The next five days will be spent at the magical and enchanting Bwindi Impenetrable National Park, in the rugged Kigezi Highlands of southwestern Uganda. Highly diverse, this park supports 24 of 26 Albertine Rift Endemics that occur in Uganda. Once continuous with the forests of the Virunga Volcanos (Dain Fossey’s stomping ground), Bwindi is now an ecological island, surrounded by cultivation on the rich volcanic soils. We shall start at Buhoma, overnight at Lake Kitandara Luxury Tented Camp. In the valley of the Munyaga River, at 1550 m. There are many birds in this area, but we will be on the look out for key endemics such as Red-throated Alethe, Red-faced Woodland Warbler, Montane Masked Apalis, Neumann’s Warbler and Ruwenzori Batis. Other non-endemic specials include Black-faced Rufous Warbler, Dusky Tit, Black Bee-eater, White-bellied Robin-chat and Sooty Flycatcher as well as hole- nesting Waller’s and Narrow-tailed Starlings in the dead tree snags. The mid- storey is home to Dusky Long-tailed Cuckoo,Black-necked Weaver, Lühder’s Bush-shrike and Bar-tailed Trogon. Buhoma deserves several days of exploration before we make our way towards Kitahurira, the neck of forest linking Buhoma to Ruhiza. This is the best site for Toro-Olive Greenbul, Cassin’s Grey Flycatcher and Western Bronze-naped Pigeon. At least one day will be spent exploring the highland forest at Ruhiza, some 800m higher than Buhoma, on a clear day one can see all the way to the Virungas. It has a dramatically different nature and avifauna; it is also the site with most of the Albertine endemics. The star attractions here are Collared Apalis, Ruwenzori Hill Babbler, Grauer’s Warbler,Shelly’s Crimsonwing,Dusky Crimsonwing, Archer’s Robin-chat, Regal Sunbird, Blue-headed Sunbird, Dwarf Honey guide and many others. The trail to Mubwindi Swamp promises to reveal some of the most difficult of all rift- endemics including the mythical African Green Broadbill. Mubwindi Swamp holds Graur’s Rush Warbler and Carruther’s Cisticola. Sometime has been set a side for Gorilla trekking (optional) or catching up on more of Bwindi’s avian delights. Have an overnight at Kitandara luxury tented camp and at Ruhiza we shall use mobile luxury tented camp.


Day Eleven:Bwindi - Queen Elizabeth N. P.

After breakfast we make our way north along the Rift Valley shifting past Lake Edward and the imposing Ruwenzori Mountains enroute to Queen Elizabeth N. P. In the afternoon we shall stop off at Maramagambo Forest south of the Kazinga Channel to look for some more typical Lowland forest birds. The mosaic of grasslands, wetlands and forest mosaic make this area incredibly rich in birds. The grasslands are home to waxbills, queleas, bishops, Broad-tailed Warbler, Singing Cisticola, Marsh Tchagra and other rank grassland species. The night will be spent at Hippo Hill Lodge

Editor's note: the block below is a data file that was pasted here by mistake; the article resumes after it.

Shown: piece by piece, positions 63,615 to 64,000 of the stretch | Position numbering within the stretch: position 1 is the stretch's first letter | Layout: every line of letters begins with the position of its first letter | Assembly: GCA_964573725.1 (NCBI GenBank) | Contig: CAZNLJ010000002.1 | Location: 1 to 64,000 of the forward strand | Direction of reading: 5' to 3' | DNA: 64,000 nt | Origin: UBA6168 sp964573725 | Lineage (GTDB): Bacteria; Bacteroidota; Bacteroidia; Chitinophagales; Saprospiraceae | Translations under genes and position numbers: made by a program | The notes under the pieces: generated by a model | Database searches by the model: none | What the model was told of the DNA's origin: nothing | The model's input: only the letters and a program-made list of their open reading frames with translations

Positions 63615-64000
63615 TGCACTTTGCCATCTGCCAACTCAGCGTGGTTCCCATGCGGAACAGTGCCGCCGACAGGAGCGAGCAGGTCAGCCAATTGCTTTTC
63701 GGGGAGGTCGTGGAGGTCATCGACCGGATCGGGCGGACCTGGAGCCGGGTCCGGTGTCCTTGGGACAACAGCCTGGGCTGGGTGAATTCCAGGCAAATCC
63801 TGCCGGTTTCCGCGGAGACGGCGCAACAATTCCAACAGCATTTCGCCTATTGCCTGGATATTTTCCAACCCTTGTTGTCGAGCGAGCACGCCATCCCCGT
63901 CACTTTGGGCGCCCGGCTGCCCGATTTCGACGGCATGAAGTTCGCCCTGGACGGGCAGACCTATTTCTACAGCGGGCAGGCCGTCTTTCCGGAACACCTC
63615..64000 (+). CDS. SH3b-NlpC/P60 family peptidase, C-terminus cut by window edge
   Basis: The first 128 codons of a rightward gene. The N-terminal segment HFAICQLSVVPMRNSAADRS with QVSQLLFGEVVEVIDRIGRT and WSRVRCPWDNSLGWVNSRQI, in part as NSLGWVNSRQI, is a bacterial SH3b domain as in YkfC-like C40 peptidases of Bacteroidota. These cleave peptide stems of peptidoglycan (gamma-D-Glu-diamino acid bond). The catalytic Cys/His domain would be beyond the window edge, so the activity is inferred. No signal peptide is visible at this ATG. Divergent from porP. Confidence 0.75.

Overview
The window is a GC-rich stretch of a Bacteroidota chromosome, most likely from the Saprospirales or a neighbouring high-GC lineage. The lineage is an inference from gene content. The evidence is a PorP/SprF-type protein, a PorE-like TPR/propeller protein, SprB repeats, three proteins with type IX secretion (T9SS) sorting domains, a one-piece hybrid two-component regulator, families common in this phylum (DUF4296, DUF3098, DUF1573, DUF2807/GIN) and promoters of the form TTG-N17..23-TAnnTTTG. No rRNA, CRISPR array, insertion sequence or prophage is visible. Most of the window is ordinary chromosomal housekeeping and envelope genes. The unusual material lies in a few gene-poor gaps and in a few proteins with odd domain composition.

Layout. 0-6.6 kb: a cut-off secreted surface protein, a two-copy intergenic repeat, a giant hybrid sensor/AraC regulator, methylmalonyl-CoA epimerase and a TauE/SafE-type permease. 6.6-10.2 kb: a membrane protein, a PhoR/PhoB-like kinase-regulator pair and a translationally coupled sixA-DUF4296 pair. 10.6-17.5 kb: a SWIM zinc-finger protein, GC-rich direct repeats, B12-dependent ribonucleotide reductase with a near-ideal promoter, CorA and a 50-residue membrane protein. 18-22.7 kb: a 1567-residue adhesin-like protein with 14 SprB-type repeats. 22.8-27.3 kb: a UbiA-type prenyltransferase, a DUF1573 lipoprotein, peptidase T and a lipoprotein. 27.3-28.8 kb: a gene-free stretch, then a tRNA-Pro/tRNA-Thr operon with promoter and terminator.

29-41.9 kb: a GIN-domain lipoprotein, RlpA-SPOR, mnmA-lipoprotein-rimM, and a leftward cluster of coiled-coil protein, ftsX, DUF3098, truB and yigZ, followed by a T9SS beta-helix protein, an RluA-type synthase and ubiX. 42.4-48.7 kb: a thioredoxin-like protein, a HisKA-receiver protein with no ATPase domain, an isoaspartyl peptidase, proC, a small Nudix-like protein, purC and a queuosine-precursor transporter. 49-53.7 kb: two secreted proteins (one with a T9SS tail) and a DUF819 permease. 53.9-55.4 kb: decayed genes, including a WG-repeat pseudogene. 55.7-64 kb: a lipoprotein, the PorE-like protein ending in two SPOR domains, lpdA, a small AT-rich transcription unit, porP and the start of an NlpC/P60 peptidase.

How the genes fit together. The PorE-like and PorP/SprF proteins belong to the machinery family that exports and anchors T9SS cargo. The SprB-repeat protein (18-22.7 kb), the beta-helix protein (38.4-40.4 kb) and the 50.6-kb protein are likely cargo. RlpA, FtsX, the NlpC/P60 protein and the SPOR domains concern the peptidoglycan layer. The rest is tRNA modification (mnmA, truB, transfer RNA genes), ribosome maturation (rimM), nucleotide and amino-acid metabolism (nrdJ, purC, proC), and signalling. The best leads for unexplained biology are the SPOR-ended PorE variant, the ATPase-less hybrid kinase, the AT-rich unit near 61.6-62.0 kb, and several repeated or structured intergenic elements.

Day Twelve

Queen Elizabeth N. Park
Today we will explore the Kasenyi Track and the Kazinga Channel.
The late ris famous for its water bird concentrations awash with palearctic waders, herons, Storks, plover, Water Thick-knee, king fishers, terns, ducks and geese, cormorants, ibises and Pelicans.

The Kasenyi track supports many raptors, with Brown Snake Eagle Bateleur and Martial Eagles being common, as are the vultures. Other typical savanna birds including shrikes, bee- eaters, kingfishers. Oovernight Hippo Hill Lodge.


Day Thirteen:Queen Elizabeth N. P - Masindi

Heading north, we shall exploreLake Kikorongo and the Shoebill Swamps before making our way to Masindi overnight Masindi Hotel.

Day Fourteen:Budongo Forest

An early start should get us to Budongo’s Royal Mile by dawn. A site for several specials, it is the best place in Uganda for Nahan’s Francolin, Cassin’s Spinetail and Chestnut-capped Flycatcher. We shall also search for Chocolate-backed and African Dwarf Kingfishers. Fruiting trees attract White- thighed and Black and White Hornbills, western Black-headed Oriola and Purple- headed Glossy Starling. Greenbuls abound, and this is one of the only sites holding Spotted, Xavier’s, White-throated and Honeyguide Greenbuls. Canopy flocks support Brown-crowned Eremomela and the elusive Lemon-bellied Crombec and Yellow-mantled Weaver, Rufous Thrush, Green Hylia, Grey Longbill and Uganda Woodland Warbler. We return to Masindi for the evening overnight Masindi Hotel.


Day Fifteen:Budongo-Murchison Falls

Returning to the northern sector of Budongo for the early morning we shall head to Kaniyo Pabidi, the sector of the forest en-route to Murchison Falls. Several species are more easily found here including many of the lowland akalats, particularly Puvel’s Akalat. Other specials here include Sabine’s Spinetails, Piping Hornbill, Fire-crested Alethe, Brown-chested Alethe, Black-capped Apalis, Jameson’s and Chesnut wattle-eyes. In the afternoon we shall make our way to Murchison Falls N.P. overnight Paraa Lodge.


Day Sixteen-Day Eighteen:Murchison Falls N. P

The better part of three days shall be spent exploring the many tracks and trails around Murchison Falls Park. The park HQ at Paraa holds some excellent species including the Blue-naped Mousebird, Silverbird, Buff-bellied Warbler, Black-headed Batis, Black-headed Gonolek, Chestnut-crowned Sparrow-weaver and the highly localised White-rumped Seedeater. The riverine thickets hold Yellow-throated Leaflove, Red-winged Grey Warbler, White-crested Turaco, Double-toothed Barbet, Grey Kestrel, Heuglin’s Francolin and many others. Crossing the Victoria Nile of the ferry, one might encounter Stanley’s Bustard and Absyssinian Ground Hornbill. The grasslands support Bar-breasted Firefinch, Fawn-breasted, Black-faced and Black-rumped Waxbills. A boat trip will be taken to the magnificent falls and abundant waterbirds shall be viewed on the way, as well as the parties of Red-throated Bee-eaters breeding along the sandy river cliffs and the famous Rock Pratincoles on the exposed rocks below the falls overnight Paraa Lodge.


Day Nineteen:Murchison Falls - Kampala:

We make our way back to Kampala, stopping for birding at Suitable sites. Transfers to flights at Entebbe.